What Trump really means when he says ‘America First’ | Opinion

GREENVILLE, NC - JULY 17: President Donald Trump speaks during a Keep America Great rally on July 17, 2019 in Greenville, North Carolina. Trump is speaking in North Carolina only hours after The House of Representatives voted down an effort from a Texas Democrat to impeach the President. (Photo by Zach Gibson/Getty Images)

On April 5, 1968, the day after Martin Luther King Jr. was assassinated, third-grade teacher Jane Elliott decided to teach her students about the dangers of the “us versus them” mentality. On the first day of the exercise, she informed her students that blue-eyed children were superior to those with brown eyes.

She gifted the blue-eyed children special favors such as extra recess time, while openly disparaging the brown-eyed children as lazy or stupid. Elliott encouraged the blue-eyed children to avoid contact with those with brown eyes.

The results of the experiment were profound. The blue-eyed children quickly began to think of themselves as superior, while the brown-eyed children internalized their inferiority to the point that their academic achievement began to suffer.

Thankfully, these group differences melted away after the end of the exercise, but Elliott had imparted an important lesson to her students: meaningless group distinctions can have very real negative consequences.

 And so it is over 50 years later, where those in positions of authority continue to exacerbate group differences for political gain. No one demonstrates this better than President Donald Trump, who branded his candidacy and subsequent presidency as “America First.”

On its face, “America First” means just that – the United States will be a world leader in the global economy, in military strength, in cultural exports.

America First also means that we should prioritize our nation’s singular interests, even if it makes the world collectively more dangerous, more fragmented or more polluted. And yet America First has one final meaning, one that suggests we should prioritize the comfort of Americans over the safety and security of all others.

Nativism, or the ideology that native-born individuals should be prioritized above naturalized citizens, is nothing new in the United States.

One need only to look at the treatment of Italians, the Irish, the Chinese, or Eastern Europeans throughout the late 19th and early 20th centuries to see that America has always treated those born elsewhere as second-class citizens. But recent years have seen a rise in nativism that would not look out of place in mid-century Europe.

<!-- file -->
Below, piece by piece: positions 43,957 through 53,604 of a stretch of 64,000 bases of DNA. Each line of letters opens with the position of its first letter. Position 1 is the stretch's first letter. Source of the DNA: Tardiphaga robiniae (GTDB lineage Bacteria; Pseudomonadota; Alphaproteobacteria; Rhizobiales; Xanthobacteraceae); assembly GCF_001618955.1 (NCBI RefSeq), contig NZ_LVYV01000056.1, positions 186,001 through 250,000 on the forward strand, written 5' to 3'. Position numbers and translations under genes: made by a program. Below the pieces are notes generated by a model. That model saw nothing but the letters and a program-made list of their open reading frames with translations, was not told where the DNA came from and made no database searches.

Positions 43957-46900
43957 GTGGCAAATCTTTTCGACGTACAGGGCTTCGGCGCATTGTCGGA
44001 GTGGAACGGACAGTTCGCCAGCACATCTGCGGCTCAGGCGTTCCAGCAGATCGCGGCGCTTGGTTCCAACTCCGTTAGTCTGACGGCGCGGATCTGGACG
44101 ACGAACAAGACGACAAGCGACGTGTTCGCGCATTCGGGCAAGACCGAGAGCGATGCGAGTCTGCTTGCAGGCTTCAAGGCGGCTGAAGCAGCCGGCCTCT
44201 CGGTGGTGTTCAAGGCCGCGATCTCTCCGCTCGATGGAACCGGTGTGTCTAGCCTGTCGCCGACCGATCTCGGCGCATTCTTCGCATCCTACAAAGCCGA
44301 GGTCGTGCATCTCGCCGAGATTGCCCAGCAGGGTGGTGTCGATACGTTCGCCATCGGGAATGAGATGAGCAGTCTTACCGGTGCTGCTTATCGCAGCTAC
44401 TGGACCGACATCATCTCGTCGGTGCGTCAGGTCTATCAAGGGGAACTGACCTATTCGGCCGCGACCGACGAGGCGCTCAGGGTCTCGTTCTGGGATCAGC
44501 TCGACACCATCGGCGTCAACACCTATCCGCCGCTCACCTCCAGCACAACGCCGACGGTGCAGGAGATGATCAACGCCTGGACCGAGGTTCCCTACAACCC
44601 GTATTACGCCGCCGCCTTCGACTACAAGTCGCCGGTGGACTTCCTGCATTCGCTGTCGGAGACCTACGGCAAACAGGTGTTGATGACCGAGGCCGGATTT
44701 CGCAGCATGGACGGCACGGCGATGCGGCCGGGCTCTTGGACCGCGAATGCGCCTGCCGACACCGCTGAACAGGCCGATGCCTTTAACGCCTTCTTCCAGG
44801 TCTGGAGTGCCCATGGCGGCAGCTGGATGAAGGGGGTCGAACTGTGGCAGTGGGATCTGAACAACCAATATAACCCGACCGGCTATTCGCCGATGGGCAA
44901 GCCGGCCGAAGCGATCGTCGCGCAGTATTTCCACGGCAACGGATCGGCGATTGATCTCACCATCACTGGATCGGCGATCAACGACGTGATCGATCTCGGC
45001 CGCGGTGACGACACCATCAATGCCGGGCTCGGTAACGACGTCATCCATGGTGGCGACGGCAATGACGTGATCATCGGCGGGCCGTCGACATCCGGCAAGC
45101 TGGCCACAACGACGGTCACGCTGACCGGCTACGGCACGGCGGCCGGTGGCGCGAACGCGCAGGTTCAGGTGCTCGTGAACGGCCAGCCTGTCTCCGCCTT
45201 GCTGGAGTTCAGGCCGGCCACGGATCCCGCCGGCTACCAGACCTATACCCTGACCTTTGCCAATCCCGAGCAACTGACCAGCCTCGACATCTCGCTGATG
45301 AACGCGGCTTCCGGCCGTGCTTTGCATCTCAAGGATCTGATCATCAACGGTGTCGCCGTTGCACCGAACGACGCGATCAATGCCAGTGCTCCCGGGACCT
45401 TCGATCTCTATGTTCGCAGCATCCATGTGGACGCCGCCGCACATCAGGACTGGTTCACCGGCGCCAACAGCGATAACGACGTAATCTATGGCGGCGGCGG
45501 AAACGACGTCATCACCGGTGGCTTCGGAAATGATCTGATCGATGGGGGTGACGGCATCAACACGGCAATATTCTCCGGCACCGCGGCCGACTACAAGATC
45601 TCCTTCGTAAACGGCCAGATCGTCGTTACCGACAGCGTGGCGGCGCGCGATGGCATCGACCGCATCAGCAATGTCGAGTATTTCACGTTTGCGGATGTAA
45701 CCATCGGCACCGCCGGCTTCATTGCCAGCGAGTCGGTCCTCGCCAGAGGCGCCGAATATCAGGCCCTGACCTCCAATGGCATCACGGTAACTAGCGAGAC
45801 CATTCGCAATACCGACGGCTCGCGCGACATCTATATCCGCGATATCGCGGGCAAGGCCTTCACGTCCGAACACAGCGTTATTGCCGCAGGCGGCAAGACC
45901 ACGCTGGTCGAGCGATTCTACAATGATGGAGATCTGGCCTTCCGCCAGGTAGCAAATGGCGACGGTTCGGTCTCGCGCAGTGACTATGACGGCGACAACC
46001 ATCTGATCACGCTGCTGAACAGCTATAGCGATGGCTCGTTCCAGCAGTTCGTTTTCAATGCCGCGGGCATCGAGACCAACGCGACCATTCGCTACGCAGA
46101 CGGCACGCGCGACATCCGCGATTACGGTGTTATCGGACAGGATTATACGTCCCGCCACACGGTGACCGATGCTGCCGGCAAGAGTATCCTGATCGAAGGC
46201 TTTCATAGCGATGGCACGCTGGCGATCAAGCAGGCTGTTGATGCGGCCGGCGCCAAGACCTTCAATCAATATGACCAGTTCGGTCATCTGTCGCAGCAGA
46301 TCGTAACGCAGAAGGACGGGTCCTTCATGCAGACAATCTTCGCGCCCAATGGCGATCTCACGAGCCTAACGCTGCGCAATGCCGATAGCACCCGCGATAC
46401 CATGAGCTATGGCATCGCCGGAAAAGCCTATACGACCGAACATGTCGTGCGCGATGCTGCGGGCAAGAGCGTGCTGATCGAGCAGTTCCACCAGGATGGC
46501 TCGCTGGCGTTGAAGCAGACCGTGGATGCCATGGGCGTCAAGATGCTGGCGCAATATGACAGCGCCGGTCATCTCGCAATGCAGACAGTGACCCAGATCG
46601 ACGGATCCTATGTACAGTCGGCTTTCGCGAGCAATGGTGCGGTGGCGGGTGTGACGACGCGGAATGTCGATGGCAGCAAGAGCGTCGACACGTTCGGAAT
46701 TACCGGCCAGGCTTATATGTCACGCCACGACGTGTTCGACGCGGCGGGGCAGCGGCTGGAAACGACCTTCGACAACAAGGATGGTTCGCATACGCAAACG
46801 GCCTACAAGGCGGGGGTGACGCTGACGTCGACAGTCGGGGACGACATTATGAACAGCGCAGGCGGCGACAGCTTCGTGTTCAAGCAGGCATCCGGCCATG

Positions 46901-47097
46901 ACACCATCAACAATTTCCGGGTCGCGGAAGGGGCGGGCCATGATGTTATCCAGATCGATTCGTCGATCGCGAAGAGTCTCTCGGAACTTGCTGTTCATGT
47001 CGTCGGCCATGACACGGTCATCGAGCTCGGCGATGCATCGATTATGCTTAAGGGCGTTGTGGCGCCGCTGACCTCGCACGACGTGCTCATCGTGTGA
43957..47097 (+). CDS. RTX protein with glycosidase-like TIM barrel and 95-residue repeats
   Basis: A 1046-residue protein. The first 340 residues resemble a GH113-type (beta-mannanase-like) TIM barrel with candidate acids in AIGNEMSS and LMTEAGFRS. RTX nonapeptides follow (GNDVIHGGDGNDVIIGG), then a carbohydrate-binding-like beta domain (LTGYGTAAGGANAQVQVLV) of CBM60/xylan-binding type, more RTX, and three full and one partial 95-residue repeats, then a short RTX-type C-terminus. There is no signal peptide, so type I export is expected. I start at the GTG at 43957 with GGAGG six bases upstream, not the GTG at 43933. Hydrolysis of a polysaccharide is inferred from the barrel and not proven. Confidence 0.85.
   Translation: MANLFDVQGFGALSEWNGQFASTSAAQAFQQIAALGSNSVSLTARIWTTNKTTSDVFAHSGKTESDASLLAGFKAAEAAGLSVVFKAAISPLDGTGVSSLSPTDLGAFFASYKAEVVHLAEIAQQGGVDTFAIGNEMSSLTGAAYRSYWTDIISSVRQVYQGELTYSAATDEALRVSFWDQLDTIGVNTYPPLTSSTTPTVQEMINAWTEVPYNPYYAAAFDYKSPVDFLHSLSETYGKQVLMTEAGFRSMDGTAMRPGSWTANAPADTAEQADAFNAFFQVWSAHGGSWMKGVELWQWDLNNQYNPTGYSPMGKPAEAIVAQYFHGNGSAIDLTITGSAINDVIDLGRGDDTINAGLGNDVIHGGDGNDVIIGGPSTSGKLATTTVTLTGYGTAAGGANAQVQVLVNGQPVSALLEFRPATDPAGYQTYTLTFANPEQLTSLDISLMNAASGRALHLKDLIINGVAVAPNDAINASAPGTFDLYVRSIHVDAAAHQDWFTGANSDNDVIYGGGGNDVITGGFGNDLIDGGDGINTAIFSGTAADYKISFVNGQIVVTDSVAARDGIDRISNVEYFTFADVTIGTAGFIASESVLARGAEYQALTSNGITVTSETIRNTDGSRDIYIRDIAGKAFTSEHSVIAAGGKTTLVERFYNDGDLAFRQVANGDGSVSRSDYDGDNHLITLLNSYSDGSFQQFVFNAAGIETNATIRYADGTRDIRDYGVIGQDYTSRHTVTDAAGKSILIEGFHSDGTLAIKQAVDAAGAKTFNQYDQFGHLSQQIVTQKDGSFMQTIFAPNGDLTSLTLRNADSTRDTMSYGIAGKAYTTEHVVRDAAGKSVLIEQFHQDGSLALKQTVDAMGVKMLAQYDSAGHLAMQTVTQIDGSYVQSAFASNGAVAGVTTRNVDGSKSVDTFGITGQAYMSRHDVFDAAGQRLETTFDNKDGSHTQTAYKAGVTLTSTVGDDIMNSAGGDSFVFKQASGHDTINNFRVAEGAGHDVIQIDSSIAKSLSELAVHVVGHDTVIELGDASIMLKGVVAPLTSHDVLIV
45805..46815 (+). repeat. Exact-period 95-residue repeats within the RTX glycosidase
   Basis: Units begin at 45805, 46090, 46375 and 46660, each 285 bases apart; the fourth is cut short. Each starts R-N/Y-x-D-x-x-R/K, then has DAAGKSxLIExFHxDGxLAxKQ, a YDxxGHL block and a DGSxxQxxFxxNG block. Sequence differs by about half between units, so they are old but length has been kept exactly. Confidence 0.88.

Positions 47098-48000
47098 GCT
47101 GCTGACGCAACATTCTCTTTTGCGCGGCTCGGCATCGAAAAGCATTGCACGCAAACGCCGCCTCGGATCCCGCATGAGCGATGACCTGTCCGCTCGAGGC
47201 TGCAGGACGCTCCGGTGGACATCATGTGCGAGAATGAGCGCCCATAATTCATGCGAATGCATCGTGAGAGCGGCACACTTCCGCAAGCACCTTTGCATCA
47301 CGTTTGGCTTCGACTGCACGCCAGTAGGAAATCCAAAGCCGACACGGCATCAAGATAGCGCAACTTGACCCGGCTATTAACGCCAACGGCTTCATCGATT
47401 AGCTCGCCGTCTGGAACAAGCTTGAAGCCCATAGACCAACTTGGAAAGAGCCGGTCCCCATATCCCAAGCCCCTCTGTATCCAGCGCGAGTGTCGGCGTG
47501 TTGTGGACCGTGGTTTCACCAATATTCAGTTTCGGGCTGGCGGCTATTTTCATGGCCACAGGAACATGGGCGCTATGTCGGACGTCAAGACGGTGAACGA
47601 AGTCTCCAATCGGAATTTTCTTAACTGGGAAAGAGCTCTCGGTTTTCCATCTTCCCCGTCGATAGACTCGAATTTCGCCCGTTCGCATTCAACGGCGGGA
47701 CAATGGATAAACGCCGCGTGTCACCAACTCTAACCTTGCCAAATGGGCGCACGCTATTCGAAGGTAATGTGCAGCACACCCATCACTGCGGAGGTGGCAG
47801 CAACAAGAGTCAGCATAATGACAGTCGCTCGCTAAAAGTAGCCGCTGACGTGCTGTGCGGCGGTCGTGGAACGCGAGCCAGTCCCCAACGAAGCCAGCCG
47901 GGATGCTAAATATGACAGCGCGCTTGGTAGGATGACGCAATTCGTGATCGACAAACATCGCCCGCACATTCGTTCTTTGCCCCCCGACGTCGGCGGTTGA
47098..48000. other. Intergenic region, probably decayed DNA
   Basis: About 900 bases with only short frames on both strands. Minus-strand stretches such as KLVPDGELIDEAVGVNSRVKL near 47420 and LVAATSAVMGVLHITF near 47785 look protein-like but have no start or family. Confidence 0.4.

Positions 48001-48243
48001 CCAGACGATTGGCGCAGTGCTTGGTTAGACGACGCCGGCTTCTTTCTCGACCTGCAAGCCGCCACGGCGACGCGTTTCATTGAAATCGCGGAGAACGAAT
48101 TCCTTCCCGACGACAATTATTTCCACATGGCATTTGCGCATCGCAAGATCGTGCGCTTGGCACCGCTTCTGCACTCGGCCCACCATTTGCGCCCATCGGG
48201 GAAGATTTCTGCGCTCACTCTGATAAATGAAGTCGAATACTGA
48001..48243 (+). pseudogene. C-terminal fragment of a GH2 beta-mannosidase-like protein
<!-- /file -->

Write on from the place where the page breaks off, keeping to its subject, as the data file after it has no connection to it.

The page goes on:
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Part of this is a reaction to the increasing status of immigrants and people of color in this country.

Legal discrimination is largely a thing of the past, and if demographic trends continue, whites will lose the majority status within a few decades.

As racial and ethnic minorities have climbed the social ladder and continued their calls for equality, whites now face a social landscape where they feel their superiority is threatened. As a result, their own group identities become more salient – white, American, etc. – and everyone else is seen as the equivalent to Jane Elliott’s brown-eyed students.

Rather than try to assuage these racial and ethnic tensions, Trump has decided to exacerbate them. Earlier this week, the president took to Twitter to claim that four Democratic congresswomen, “who originally came from countries whose governments are a complete and total catastrophe” should “go back and fix the totally broken and crime infested places from which they came.”

Despite the fact that three of the four women were born in the United States, and all are U.S. citizens, Trump’s nod to the xenophobic elements of his base is unmistakable. When chants of “Send her back” broke out at a rally in North Carolina, Trump paused his speech and basked in the nativist fervor he had wrought.

It was not always this way. The scene in North Carolina provided a stark contrast to the presidential campaign of 2008, when the late U.S. Sen. John McCain, R-Ariz., aggressively countered suggestions from his supporters that former President Barack Obama was an Arab.

Though McCain differed from Obama on important policy issues, he never sank to the level of using demagoguery to win votes. Trump is a different sort of Republican, however, and given the support received in North Carolina, we can probably expect more of this sort of rhetoric going into 2020.

As Jane Elliott taught her third-graders 50 years ago, group identities are easily manipulated by those in power. Given how easily we succumb to an us-versus-them mentality, one has to wonder where that rhetoric will take us.

Nick Anspach is an assistant professor of political science at York College of Pennsylvania in York, Pa.

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